As a result of closing those classes, the VA could convincingly “move
market share” from one manufacturer’s product to another. The
ability to redirect sales in exchange for lower prices led to price
concessions of 16–41 percent below the federal price that already
was among the lowest in the nation.15
All of this implies that buyers that can make a credible threat to
drug manufacturers that they will shift their purchases to another
drug in a therapeutic class will be able to command the largest price
concessions. Organizations such as HMOs and mail-order pharmacies that can exert managerial control and create financial incentives
to affect prescribing decisions are most likely to realize price concessions. In contrast, individuals buying drugs through a retail pharmacy that must deal with hundreds of physicians and dozens of
health plans cannot steer prescriptions to specific brand-name
products enough to create meaningful bargaining power. Cash payers buying through retail drug stores therefore cannot claim large
price reductions. For this reason, cash payers buying retail face the
highest prices for brand-name prescription drugs.
This point has recently been made clearly in connection with
national antitrust litigation concerning the pricing of brand-name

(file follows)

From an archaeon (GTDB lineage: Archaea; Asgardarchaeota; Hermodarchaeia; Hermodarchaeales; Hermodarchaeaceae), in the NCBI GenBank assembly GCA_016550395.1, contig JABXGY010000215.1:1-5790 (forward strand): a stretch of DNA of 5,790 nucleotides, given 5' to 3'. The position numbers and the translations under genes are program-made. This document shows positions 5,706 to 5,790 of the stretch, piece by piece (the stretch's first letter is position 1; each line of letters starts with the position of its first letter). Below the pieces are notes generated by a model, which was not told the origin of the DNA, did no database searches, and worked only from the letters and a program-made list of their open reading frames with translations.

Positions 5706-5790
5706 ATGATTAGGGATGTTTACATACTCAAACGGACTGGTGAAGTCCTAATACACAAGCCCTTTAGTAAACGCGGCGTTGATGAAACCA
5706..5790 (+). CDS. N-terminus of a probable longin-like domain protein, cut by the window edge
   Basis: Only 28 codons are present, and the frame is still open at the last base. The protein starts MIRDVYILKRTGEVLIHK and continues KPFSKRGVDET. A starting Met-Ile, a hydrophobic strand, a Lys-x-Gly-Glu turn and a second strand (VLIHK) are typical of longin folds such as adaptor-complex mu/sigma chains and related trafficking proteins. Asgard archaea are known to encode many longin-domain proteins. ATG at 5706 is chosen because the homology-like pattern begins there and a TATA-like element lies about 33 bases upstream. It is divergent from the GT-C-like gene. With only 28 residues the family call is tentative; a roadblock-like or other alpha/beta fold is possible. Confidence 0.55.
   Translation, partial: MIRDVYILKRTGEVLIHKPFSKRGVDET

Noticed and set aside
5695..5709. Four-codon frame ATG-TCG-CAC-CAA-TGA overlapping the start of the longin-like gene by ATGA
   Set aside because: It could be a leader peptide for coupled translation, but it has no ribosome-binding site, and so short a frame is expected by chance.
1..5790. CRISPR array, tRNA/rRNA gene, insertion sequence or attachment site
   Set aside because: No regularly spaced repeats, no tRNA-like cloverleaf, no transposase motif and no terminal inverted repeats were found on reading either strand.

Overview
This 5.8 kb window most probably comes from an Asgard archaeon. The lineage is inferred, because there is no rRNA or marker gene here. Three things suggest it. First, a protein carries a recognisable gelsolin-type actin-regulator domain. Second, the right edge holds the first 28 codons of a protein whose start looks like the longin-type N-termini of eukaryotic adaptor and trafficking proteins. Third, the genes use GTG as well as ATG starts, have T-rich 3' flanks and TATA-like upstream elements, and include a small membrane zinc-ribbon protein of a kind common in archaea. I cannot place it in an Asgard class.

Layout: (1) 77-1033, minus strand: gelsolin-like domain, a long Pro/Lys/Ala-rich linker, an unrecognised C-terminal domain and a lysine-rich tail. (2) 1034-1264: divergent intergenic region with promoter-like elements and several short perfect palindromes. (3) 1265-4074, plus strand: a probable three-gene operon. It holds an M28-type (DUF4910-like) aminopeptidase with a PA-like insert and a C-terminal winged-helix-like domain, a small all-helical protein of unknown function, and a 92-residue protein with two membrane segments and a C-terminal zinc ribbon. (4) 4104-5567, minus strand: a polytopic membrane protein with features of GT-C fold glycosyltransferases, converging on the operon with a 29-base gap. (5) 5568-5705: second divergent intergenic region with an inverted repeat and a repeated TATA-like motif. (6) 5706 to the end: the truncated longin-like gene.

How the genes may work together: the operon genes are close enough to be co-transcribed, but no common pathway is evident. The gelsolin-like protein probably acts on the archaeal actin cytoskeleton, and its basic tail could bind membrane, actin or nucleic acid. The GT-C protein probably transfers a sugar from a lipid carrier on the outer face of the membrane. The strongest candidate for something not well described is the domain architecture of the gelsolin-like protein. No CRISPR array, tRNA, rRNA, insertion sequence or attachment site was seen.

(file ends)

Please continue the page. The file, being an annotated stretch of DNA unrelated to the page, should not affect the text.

prescription drugs. Judge Richard Posner stated that
the least elastic demanders are pharmacies because they must stock a full range of
drugs to be able to fill prescriptions. They can therefore be expected to be charged the
highest prices. In contrast, a hospital, nursing home, or HMO or other managed care
enterprise has a more elastic demand because it can influence…the physician’s choice
of which brand…to prescribe. A slight increase in the price of one brand to such a
purchaser might cause the manufacturer’s sales to plummet. That manufacturers of
brand name prescription drugs grant discounts to the enterprises we have listed but
refuse discounts to pharmacies is thus consistent with unilateral profit maximizing
behavior by the manufacturers.16
Arbitrage And The Delivery Of Price Concessions
A variety of institutions in prescription drug markets affect the
possibility for different buyers to engage in arbitrage. These include
federal statutes governing the resale of prescription drugs, the
mechanisms by which prices are implemented, and the nature of
contractual relations that have evolved in the industry. Here I describe the main factors affecting arbitrage in the market for brandname prescription drugs.
All purchasers of prescription drugs that enjoy discounted prices
(such as HMOs and hospitals) have an incentive to resell those
drugs to buyers facing higher price offers (independent and chain
drug stores). Yet very little reselling occurs, and, as a consequence,
differential pricing is a stable feature of the market. One important
constraint on many purchasers’ ability to engage in arbitrage is a
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federal statute that serves to regulate the distribution of prescription drugs. The Prescription Drug Marketing Act (PDMA) was enacted in 1987 and signed into law by President Ronald Reagan.